No homemade biscuits, Liz wasn't feeling well, but some fast-food biscuits and gravy hit the spot.
Somehow having the day off after two weeks moving every day was a salve for all my ills. I felt reborn, savored every minute of freedom to do nothing. My worries about the future and regrets about the past were healed, and I could just be.
After the B&G I was still very hungry, so I went into the town to have a second breakfast. I stopped in at Courtesy Coffee for a meal with the best pancakes yet. I met John before going in: he asked about my Surly (meaning my bike's brand, not my disposition) because he was thinking of doing some touring. We had breakfast together. He was on his way to meet family for Christmas in Bakersfield, and had brought his fantastically light carbon bike with him. It was nice to meet someone who spoke the lingo.
I then went to a coffee chain and spent hours on the internet. I was in heaven. Afterwards I walked my bike through town with no destination in mind, just passing time.
It started to get dark, so I headed back to the bait shop. Some different folks were gathered around the stove, and they all asked me about my trip.
One old guy, 88 I think he said, scoffed at my plan to ride through Joshua Tree park. He told me to head back and take a route I'd given up earlier, from Parker to Twenty Nine Palms, and just didn't seem to understand that would force me to do 120 miles in a day with no services. Maybe I misunderstood. He was a good guy otherwise, but I'm sticking to my plan!
People retired earlier that night, so I spent some more time on the internet in my room and went to bed late.
112 km/70 mi
I woke up early today, ready to get moving to try to avoid another dark ride on the interstate at the end of the day.
Liz was in the bait shop, and she let me write in their "register" of bicyclists. They have hosted quite a number of cyclists, one from as far as Belgium.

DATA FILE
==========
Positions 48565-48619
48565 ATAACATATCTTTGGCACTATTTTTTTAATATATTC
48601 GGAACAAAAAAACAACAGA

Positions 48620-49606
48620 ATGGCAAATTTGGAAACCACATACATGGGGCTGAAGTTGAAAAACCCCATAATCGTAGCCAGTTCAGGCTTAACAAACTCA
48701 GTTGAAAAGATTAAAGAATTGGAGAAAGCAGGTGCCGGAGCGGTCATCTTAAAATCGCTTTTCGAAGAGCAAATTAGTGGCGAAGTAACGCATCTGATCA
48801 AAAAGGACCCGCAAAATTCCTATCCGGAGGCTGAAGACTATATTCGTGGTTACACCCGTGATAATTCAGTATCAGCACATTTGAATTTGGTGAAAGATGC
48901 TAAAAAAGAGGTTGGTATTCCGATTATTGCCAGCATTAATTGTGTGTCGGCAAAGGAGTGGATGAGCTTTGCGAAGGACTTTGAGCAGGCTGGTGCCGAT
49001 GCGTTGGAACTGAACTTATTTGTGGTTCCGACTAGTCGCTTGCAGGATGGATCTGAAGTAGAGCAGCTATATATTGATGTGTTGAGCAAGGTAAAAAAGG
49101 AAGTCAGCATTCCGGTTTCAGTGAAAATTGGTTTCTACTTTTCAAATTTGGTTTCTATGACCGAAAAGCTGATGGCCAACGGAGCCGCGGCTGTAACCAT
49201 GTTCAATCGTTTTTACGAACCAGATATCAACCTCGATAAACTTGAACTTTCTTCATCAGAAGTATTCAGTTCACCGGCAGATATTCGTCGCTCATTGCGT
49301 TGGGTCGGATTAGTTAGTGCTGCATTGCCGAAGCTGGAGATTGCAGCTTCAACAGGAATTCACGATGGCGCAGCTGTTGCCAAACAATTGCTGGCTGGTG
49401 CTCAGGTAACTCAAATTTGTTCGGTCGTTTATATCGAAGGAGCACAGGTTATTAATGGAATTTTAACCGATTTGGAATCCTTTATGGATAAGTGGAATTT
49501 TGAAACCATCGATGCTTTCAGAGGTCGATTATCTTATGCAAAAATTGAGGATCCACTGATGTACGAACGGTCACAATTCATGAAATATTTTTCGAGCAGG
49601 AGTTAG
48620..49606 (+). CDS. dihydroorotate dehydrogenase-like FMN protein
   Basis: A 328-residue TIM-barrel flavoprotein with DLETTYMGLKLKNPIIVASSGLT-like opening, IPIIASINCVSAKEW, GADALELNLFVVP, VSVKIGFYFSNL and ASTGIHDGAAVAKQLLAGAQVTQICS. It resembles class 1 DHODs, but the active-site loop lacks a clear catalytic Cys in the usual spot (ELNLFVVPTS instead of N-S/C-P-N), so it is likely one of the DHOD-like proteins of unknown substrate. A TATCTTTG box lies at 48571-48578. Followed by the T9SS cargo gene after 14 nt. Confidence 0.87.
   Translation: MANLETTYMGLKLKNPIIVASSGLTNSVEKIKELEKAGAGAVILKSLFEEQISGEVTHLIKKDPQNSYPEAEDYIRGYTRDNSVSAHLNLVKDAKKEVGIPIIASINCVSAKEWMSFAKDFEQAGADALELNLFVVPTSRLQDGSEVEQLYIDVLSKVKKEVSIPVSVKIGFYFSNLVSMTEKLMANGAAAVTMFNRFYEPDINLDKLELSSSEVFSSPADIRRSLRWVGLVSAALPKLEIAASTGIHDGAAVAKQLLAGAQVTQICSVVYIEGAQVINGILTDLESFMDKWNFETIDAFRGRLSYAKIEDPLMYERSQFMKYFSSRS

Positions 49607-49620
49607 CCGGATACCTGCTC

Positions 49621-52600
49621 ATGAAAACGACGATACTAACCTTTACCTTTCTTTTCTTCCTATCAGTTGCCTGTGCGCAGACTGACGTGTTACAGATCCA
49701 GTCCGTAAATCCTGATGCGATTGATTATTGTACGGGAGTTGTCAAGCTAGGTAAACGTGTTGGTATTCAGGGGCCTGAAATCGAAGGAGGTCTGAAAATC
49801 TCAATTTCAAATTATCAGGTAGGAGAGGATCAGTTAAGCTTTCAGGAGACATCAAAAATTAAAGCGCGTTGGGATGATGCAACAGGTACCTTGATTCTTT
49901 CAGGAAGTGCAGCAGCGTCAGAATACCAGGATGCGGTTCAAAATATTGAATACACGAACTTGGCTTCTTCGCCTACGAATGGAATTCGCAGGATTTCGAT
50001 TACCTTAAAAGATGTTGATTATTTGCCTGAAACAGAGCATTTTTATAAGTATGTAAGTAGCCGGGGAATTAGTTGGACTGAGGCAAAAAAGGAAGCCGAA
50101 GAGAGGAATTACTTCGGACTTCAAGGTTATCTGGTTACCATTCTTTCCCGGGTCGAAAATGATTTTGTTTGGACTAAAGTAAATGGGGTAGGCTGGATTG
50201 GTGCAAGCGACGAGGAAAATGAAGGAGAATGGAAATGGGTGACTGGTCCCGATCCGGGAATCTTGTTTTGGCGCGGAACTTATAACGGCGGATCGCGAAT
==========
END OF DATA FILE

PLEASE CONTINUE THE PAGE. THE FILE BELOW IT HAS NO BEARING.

I was really grateful for the chance to rest. It was a shame I didn't get much time to talk to Liz or Wayne, though, I don't really know that much about them except that they made me feel welcome and pampered. I also have to thank Darcy, an employee who also seemed to run the place when Liz wasn't able: she really did most of the leg work in helping me.
I had breakfast at the same diner and coffee at the same chain, then got on my way. After a bit of riding, I thought of something: why not ride against traffic? Although on other freeways it might be difficult to get off at a certain point, it made perfect sense on the interstate, where access to the highway is limited to off ramps. That way I could have more control over two things I fear most: objects sticking out from vehicles into the shoulder (this happens a lot with oversized truck loads) and negotiating off ramps, where I might cross the path of a car that wants to exit at the ramp. This, plus the obvious: I could see every car coming, and wouldn't have to hope that I just happen to look into my rear view mirror the moment someone swerves into the shoulder.
This worked great! It's the only way to travel the interstate on a bike. In addition to the above safety reasons, I could also see into cars, could smile and wave and be more friendly.
But no. After about ten miles, a moron in a cop car told me I had to go with the flow of traffic. I know that, but I thought it'd be safer to be able to see traffic. Nope. He made me turn around at the next possible place. Stupid.
So I spent the rest of the day looking over my shoulder. Thankfully I'll be leaving the interstate tomorrow; this has not been much fun.
I did see the first tourer of the trip! The irony is, if I had continued on the wrong side of the road we would have really been able to speak to each other. As it was, I just caught his attention, then moved on because I didn't want to cross four lanes of traffic to meet him. After I'd ridden a bit more I regretted my decision, but by then it was too late. Another reason not to like the interstate.
Having said that, today was the first day in two months that I was able to keep a reasonable speed all day. It was fantastic: no wind, flat land. I actually made it to the campsite before dark!
Now, the campsite is a good story. Just off the interstate in Chiriaco Summit is the General Patton museum, complete with tanks sitting out in the desert. I guess Patton set up a training ground here at one point. The great thing is, there is free camping a ways behind the museum, in the desert. It's a bit eerie to pass by the tanks on the way to the sandy campsite, but I'm not going to complain.
Tomorrow I'm taking my route (damnit!) through Joshua Tree park, camping and maybe hiking along the way.